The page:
New CRISPR C-to-G DNA base editor expands the landscape of precision genome editing


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New CRISPR C-to-G DNA base editor expands the landscape of precision genome editing

New genome-editing technologies developed by researchers in J. Keith Joung's laboratory at the Massachusetts General Hospital (MGH) have the potential to help understand disease-associated genetic mutations that are based on C-to-G (cytosine to guanine) single base changes. The new base editors are also designed to minimize unintended ("off-target") mutations that could potentially cause undesirable side effects.

The new CRISPR-guided DNA base editing technologies are designed to efficiently induce "transversion" alterations of DNA bases while minimizing levels of unwanted "bystander" mutations.

The proof-of-concept C-to-G base editor, called CGBE1, and a smaller version, miniCGBE1, are described in a paper by co-first authors Ibrahim C. Kurt and Ronghao Zhou that was published online in the journal Nature Biotechnology.

CRISPR (clustered regularly interspaced short palindromic repeats) is a gene-editing technology first discovered as a defense mechanism in bacteria and then harnessed by scientists as a tool for snipping out and/or repairing DNA sequences. The first CRISPR techniques relied on creating and repairing double-strand DNA breaks.

"Base editing is a new form of CRISPR gene editing that was developed by David Liu's lab at Harvard University and the Broad Institute. It is not based on introducing a double-stranded break in DNA, but is rather focused on directly changing a single base in DNA," explains co-corresponding author Julian Grünewald, MD, of the MGH Molecular Pathology Unit and Harvard Medical School (HMS).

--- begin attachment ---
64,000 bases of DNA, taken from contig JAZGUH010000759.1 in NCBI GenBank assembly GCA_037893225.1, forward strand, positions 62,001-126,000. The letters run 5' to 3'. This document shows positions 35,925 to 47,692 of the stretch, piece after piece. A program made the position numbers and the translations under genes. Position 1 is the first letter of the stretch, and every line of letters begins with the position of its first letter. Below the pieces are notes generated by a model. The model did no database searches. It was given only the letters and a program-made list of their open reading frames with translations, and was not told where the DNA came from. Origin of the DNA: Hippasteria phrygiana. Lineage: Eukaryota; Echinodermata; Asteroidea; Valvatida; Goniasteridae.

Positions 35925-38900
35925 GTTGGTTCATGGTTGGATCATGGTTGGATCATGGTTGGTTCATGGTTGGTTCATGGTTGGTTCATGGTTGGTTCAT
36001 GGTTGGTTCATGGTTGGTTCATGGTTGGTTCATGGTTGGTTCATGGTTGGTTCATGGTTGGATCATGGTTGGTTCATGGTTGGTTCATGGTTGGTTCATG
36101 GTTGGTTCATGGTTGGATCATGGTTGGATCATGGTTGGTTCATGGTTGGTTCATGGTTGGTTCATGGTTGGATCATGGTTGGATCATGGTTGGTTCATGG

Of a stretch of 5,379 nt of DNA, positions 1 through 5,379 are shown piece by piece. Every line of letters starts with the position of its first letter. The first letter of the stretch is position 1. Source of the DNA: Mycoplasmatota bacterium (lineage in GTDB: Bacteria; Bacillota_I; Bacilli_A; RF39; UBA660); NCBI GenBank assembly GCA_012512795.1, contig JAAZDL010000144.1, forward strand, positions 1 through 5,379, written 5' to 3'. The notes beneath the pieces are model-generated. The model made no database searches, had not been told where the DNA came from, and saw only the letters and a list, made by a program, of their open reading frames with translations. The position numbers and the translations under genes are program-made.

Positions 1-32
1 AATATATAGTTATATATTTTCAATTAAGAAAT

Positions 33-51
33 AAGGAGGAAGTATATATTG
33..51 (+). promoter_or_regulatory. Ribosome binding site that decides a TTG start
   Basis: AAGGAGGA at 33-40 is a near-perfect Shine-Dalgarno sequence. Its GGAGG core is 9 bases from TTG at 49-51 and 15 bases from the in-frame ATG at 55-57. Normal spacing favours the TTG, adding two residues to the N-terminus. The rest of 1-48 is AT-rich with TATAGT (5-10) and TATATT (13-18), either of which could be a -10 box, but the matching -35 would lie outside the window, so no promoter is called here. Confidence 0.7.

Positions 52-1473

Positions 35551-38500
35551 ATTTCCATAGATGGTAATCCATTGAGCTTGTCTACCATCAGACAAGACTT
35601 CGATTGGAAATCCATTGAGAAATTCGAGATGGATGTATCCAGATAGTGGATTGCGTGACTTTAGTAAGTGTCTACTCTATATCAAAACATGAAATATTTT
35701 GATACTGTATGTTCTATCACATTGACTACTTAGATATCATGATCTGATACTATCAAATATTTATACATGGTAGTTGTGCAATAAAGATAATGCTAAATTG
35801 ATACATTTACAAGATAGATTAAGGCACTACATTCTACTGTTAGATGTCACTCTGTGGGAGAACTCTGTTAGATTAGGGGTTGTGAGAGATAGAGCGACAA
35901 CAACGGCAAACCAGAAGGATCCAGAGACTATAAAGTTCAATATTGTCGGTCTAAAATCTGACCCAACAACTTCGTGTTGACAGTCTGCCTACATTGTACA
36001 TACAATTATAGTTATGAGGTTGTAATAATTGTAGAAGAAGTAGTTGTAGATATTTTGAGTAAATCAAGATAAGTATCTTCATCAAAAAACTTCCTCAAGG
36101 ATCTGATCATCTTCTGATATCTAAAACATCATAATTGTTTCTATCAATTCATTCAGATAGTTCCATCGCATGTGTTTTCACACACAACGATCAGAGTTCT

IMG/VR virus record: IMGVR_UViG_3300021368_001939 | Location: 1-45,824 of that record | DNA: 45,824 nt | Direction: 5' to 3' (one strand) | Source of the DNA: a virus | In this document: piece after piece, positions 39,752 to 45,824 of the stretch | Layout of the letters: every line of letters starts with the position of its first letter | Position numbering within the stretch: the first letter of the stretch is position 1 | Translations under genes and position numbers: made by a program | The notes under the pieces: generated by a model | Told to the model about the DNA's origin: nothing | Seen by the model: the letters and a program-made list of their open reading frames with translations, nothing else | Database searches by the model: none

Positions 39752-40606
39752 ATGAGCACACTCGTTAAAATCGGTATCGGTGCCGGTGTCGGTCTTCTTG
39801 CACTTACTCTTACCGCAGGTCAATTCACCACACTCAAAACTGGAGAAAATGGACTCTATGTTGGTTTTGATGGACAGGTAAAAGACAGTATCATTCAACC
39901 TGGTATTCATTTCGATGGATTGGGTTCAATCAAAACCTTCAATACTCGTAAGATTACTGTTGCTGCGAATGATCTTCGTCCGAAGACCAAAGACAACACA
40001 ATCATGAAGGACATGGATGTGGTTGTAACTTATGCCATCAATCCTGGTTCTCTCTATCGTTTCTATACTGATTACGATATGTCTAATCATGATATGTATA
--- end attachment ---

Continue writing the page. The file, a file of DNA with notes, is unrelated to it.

Base editors are fusion proteins that use a modified form of CRISPR-Cas that is targeted to a specific target site with the help of a guide RNA, where it then deploys an enzyme called a deaminase to modify a specific base to create a desired DNA change. For example, the technique can be used to convert a cytosine (C) base to a thymine (T) base, both bases within the pyrimidine class (performed with a cytosine base editor, or CBE). Similarly, an adenine base editor (ABE) is capable of converting an adenine (A) to a guanine (G), both being purine bases.

CGBE1 leverages a CBE variant that was published in 2019 by J. Keith Joung, MD, PhD and colleagues in Nature. This earlier CBE variant, called SECURE-CBE, was shown to induce C-to-T changes with markedly fewer off-target RNA effects.

The new CGBE1 tool incorporates the deaminase from this SECURE-CBE variant, which together with other components enables the technically challenging swapping of bases from one class to another while still minimizing the risk of unwanted changes.

"There are known disease-associated mutations or pathogenic mutations that could be fixed by this type of editing," Grünewald says.

However, the exact number of diseases that might be correctable with CGBE1 or a similar editing platform is unclear.

"We're still at an early stage with this new class of transversion base editors; CGBE1 still requires additional optimization and it would be premature to say this is ready for the clinic. But we envision that CGBE1 could be useful for research applications, enabling the introduction of specific C-to-G mutations," he says.

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Materials provided by Massachusetts General Hospital. Note: Content may be edited for style and length.

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